Just when you thought that the US Congress had the lowest poll ratings, along comes America’s views on the main stream media. According to a recent Rasmussen poll, only 6% of those polled think that the media is very trustworthy, while 42% do not trust the news media and 12% believe the news it reports is not trustworthy at all. Before the media comments on the low Congressional approval ratings, they might just want to look in the mirror first. With the bias that exists in the media today and a liberal media complex that acts more like a propaganda arm of the Obama White House than a concerned investigative media, is it any wonder why so many do not trust their reporting.
Most voters still get their news from television and consider the news reported by the media generally trustworthy.
Fifty-six percent (56%) of Likely U.S. Voters say they get most of their news from TV, including 32% who get it from cable news networks and 24% who get it from traditional network news. A new Rasmussen Reports national telephone survey finds that another 25% use the Internet as their main source of news, while only 10% still rely on print newspapers. Seven percent (7%) get most of their news from radio. (To see survey question wording, click here.)
Fifty-six percent (56%) of all voters regard the news reported by the media as at least somewhat trustworthy, but that includes just six percent who think it is Very Trustworthy. Forty-two percent (42%) don’t trust the news media, with 12% who believe the news it reports is Not At All Trustworthy.
The PJ Tatler opines, what a sad state of affairs when the two institutions, the media and Congress, that should be the two institutions Americans should rely on most. However, sadly both have failed them. The good news at least is that the American people realize how useless both really are.
America, taxing the so-called rich is not a job growth plan nor good for the economy …
According to a recent Rasmussen poll, 57% of Americans think they have a right to steel other people’s money and hard work and call it their own. Fifty-seven percent of Americans think that it is ok to increase taxes on those who make over $250,000. Sadly, this country has become a group of individuals influenced by class warfare, wrapped in ignorance and tied with a ribbon of envy. These envious people do this knowing that it is not enough to balance the federal budget. Hmm, I wonder how many of these people would be in favor of increasing taxes on all Americans no matter what they make, including the numerous one’s that pay no income taxes? Seriously, if it is as Obama and Biden say “Patriotic” and that there should be shared sacrifice, why do not all Americans have to pay taxes and have skin in the game. These greedy and envious folks are going to be in for a surprise when the bar is lowered to $200K or $100K. They will be screaming bloody murder when the taxes actually affect them.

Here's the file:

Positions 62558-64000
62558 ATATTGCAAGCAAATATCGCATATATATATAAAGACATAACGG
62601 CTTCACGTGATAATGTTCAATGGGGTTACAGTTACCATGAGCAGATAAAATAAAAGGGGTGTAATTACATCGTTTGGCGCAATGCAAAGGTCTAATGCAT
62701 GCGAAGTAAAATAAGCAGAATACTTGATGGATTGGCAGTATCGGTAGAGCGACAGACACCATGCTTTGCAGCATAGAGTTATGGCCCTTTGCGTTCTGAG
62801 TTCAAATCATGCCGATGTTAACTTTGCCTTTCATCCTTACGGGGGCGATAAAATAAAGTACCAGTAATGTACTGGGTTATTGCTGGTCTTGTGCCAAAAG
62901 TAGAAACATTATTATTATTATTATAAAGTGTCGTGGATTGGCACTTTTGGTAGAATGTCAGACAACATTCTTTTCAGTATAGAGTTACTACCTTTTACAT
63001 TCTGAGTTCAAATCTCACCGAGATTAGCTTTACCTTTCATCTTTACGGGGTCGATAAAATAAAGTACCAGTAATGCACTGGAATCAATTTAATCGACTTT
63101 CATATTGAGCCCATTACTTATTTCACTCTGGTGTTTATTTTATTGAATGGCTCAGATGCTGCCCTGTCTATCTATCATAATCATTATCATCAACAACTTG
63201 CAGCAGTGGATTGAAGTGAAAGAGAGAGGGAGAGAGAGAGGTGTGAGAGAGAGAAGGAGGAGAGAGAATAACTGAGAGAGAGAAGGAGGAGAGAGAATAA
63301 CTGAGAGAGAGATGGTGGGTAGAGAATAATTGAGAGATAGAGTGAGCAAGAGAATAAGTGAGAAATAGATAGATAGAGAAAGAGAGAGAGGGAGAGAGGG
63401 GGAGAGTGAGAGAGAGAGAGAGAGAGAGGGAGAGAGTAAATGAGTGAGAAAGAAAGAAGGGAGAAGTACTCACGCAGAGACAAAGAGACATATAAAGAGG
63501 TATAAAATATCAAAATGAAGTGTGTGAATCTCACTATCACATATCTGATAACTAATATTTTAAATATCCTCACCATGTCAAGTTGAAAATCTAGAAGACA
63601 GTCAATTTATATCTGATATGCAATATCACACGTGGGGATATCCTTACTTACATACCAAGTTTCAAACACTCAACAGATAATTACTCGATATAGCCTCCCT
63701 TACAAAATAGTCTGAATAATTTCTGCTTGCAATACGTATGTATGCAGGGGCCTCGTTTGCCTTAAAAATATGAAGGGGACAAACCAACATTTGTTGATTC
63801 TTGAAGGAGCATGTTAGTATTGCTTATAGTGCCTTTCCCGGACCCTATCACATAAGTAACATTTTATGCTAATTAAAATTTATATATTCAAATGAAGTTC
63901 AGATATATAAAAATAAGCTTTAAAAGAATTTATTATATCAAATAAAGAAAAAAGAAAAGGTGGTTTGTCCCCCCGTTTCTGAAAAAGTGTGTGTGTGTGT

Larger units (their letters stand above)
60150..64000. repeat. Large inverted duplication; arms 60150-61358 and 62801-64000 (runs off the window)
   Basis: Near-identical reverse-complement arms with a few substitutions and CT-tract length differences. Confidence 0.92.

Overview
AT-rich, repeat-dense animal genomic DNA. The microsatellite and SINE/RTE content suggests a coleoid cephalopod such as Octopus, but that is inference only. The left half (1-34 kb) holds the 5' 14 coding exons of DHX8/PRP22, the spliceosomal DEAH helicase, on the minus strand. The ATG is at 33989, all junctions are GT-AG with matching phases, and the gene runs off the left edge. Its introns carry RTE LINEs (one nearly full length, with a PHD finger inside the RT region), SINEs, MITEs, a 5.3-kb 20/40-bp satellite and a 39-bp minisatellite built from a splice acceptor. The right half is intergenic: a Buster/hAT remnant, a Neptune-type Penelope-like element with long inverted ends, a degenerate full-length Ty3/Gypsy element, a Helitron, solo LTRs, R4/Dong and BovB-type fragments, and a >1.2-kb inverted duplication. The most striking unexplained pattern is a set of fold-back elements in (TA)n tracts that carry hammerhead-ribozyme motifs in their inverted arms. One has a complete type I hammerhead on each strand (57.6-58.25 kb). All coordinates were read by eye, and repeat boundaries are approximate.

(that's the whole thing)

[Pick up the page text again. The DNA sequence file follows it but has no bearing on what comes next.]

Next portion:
Most voters favor raising taxes on those who earn more than $250,000 a year but recognize that that won’t be enough to balance the federal budget.
The latest Rasmussen Reports national telephone survey finds that 57% of Likely U.S. Voters favor raising taxes on people who earn more than $250,000 a year. Thirty-five percent (35%) are opposed. (To see survey question wording, click here.)
BTW, who said these politicians were going to pay down the debt with the tax revenue?
In the final Rasmussen poll before the 2012 Presidential election, Mitt Romney has taken the lead over Barack Obama 49% to 48%.
The Rasmussen Reports daily Presidential Tracking Poll for Monday shows Mitt Romney attracting support from 49% of voters nationwide, while President Obama earns the vote from 48%. Two percent (1%) prefer some other candidate, and one percent (1%) remains undecided.
Rasmussen Reports will conduct our final tracking poll tonight and release the results early Tuesday morning. Later today, we will issue our final swing state polls including Ohio, Virginia and New Hampshire.
Mitt Romney also leads Obama in the daily Gallup poll, 49% to 48%. . What we are witnessing in the polls is that an incumbent president cannot poll over 50%. If as Gallup is reporting that early voting is breaking for Obama by only 49% to 48%, Obama is in for a long election night. Barack Obama would have needed to have early voting break by a much greater number than 1%.
The polling is over and it’s time to vote. Let’s vote for America, not revenge.
Mitt Romney Breaks Through the Obama Ohio Fire Wall … Rasmussen Presidential Poll – Ohio: Romney 50% – Obama 48%
ROMNEY BREAKS THRU OBAMA’S LAST LINE OF DEFENSE IN OHIO …
Mitt Romney has had the momentum on his side leading up to the 2012 Presidential election. A number of battleground states have been trending to Romney like Florida, North Carolina, New Hampshire, Virginia and Colorado.
This had caused Barack Obama to go all in for the state of Ohio. However, it appears that strategy has failed as Mitt Romney has broke through Obama’s last line of defense. According to the most recent Rasmussen poll, Romney now leads Obama, 50% to 48%.
The latest Rasmussen Reports telephone survey of Likely Ohio Voters shows Romney with 50% support to President Obama’s 48%. One percent (1%) likes some other candidate, while another one percent (1%) remains undecided. (To see survey question wording, click here.)
Add to this impressive trending for Romney in battleground states that he is now tied with President Obama in Wisconsin, a state that Obama won in 2008 by double digits. Also, Romney is tied with Obama in Iowa. Mitt Romney has also taken a 4 point lead in the Rasmussen Daily Swing State tracking poll, 50% to 46%.
The full Swing State tracking update offers Rasmussen Reader subscribers a combined view of the results from 11 key states won by President Obama in 2008 and thought to be competitive in 2012. The states collectively hold 146 Electoral College votes and include Colorado, Florida, Iowa, Michigan, Nevada, New Hampshire, North Carolina, Ohio, Pennsylvania, Virginia and Wisconsin.